Public Library of Catasauqua: Stimulate your brain and release tension with reading
Once our formal educations are complete, at whatever age, at whatever level, the reading we do most often is for pleasure.
It may come as a surprise that while we are enjoying the latest blockbuster, several really wonderful things are happening in our brains. Even if we are reading for specific information, for instance, how to put together the TV stand you just bought, your brain is processing way more than the obvious. So, what exactly are these brain perks?
Researchers have found that we automatically create pictures of objects in our minds from the words that are used to describe those objects. When you actually see that object for the first time, you will recognize what it is because your brain has already “seen” it. This would explain why something altogether new can seem familiar.
Reading about an experience is almost the same as living it. Whether you are reading about sky diving or you are actually sky diving, the same neurological regions in the brain are stimulated. Reading is the original virtual reality experience, at least for your brain, and that may be why so many people enjoy virtual reality games. This may also explain why it is so easy to get hooked on electronic virtual reality games.
Just about everyone who has experienced the feeling of getting lost in a book enjoys that experience. Letting go of everyday concerns enables us to feel what the characters in a story feel. Often, the result is we become more empathetic, more aware and more in tune with the lives of others.
In a six-month, daily reading program from Carnegie Mellon University, scientists discovered that the volume of white matter in the language area of the brain actually increased. Reading changed brain structure for the better. We’re pretty sure that means reading makes you smarter!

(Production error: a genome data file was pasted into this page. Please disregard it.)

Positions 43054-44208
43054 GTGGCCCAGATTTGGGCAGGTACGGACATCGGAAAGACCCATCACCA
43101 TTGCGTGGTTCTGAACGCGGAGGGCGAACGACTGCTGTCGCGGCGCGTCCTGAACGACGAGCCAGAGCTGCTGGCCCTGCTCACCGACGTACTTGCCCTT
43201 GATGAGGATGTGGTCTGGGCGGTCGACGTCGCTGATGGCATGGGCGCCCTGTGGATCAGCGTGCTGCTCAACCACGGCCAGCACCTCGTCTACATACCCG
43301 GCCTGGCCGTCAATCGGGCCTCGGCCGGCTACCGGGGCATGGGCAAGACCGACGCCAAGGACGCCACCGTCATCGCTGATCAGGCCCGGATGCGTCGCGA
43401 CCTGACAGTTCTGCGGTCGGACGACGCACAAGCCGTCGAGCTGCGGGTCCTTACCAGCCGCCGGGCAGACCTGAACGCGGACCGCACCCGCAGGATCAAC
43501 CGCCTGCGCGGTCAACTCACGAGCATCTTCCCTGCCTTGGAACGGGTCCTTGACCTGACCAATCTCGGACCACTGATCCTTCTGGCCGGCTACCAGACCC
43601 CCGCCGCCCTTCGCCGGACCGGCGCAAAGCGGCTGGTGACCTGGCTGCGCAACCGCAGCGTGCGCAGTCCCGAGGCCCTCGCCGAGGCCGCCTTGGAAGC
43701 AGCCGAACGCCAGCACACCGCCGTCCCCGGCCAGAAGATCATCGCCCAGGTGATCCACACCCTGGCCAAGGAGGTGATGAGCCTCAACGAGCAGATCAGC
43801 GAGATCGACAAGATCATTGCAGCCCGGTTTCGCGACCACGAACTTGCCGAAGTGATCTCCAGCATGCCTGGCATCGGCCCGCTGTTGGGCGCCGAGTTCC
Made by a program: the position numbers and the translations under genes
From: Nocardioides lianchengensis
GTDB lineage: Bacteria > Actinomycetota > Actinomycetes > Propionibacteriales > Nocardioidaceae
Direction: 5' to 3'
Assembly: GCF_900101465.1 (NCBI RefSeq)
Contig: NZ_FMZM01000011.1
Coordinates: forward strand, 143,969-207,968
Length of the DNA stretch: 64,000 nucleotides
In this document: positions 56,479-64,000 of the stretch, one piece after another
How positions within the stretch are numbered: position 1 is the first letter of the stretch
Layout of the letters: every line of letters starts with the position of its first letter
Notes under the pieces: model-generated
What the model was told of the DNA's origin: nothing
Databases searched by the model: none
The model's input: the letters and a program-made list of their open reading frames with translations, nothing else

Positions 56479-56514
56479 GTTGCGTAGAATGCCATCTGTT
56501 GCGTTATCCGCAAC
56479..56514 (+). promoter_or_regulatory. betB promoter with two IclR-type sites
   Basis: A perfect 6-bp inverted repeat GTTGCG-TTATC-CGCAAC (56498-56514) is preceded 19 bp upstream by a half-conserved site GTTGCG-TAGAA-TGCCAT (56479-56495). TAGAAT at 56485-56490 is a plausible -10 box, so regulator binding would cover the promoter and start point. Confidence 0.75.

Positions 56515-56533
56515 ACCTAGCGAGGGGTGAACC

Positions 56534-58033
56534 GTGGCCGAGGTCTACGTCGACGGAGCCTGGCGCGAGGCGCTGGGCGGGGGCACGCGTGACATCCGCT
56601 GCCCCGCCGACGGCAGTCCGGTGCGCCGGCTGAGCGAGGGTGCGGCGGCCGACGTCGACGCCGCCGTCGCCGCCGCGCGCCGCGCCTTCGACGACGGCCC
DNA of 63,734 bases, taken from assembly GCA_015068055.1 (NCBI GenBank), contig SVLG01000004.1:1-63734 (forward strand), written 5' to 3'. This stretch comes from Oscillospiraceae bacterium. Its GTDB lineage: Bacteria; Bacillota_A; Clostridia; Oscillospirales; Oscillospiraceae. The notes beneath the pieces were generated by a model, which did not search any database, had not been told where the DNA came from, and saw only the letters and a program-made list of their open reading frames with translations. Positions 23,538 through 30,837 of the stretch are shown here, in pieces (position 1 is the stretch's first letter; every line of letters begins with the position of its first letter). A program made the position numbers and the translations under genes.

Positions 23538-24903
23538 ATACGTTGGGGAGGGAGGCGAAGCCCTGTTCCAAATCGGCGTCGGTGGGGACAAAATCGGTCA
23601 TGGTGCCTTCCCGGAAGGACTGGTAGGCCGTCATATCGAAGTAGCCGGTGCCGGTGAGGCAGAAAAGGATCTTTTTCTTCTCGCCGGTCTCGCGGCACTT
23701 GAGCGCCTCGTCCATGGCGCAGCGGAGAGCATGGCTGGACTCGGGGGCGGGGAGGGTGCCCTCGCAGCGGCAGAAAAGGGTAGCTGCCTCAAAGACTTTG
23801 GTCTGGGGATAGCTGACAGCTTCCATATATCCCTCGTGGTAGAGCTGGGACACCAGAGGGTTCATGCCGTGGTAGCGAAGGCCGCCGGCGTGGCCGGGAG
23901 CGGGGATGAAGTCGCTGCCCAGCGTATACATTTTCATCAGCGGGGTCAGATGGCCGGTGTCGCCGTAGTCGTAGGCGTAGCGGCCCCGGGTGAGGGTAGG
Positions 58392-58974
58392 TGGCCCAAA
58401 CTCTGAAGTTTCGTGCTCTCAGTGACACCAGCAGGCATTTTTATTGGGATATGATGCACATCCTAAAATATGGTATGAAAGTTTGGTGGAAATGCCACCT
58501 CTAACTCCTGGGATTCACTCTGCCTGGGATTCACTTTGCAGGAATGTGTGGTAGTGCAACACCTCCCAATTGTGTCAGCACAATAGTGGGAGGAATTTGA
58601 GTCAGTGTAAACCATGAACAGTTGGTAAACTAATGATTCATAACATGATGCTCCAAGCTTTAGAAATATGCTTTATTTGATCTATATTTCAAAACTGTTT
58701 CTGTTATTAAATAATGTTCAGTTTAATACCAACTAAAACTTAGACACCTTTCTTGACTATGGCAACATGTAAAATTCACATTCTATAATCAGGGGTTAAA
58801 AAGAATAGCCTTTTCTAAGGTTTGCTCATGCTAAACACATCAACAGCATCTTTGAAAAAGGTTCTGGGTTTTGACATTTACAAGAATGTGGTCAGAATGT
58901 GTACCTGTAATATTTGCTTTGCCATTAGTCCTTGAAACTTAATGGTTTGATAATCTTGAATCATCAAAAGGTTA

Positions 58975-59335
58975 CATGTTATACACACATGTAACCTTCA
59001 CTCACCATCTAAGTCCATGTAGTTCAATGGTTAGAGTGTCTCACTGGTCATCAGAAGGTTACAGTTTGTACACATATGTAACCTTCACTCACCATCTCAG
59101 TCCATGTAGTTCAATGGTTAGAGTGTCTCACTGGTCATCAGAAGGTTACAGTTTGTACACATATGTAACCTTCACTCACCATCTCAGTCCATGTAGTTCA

You’ll be happy to know that the library staff is always available to help you find a book that you are sure to enjoy.
Fiction: “The Gray Ghost: A Sam and Remi Fargo Novel,” Clive Cussler and Robin Burcell; “Liar, Liar,” Lisa Jackson; “A Measure of Darkness,” Jonathan Kellerman and Jesse Kellerman; “Cottage by the Sea,” Debbie Macomber; “The Pharaoh Key: A Gideon Crew Novel,” Douglas Preston and Lincoln Child; “The Other Woman,” Daniel Silva; “The Good Fight,” Danielle Steel; “The Death of Mrs. Westaway,” Ruth Ware
Nonfiction: “Lincoln’s Last Trial: The Murder Case That Propelled Him to the Presidency,” Dan Abrams and David Fisher; “What Truth Sounds Like,” Michael Eric Dyson; “The Sun Does Shine: How I Found Life and Freedom on Death Row,” Anthony Ray Hinton with Lara Love Hardin; “How to Change Your Mind,” Michael Pollen; “Calypso,” David Sedaris; “Indianapolis: The True Story of the Worst Sea Disaster in U.S. Naval History and the Fifty-Year Fight to Exonerate an Innocent Man,” Lynn Vincent and Sara Vladic; “Educated,” Tara Westover
Juvenile: “Auggie and Me,” R.J. Palacio; “Dog Man Lord of the Fleas,” Dav Pilkey.
Children: “How to Babysit a Grandpa,” Jean Reagan; “What Do You Do With a Chance?” Kobi Yamada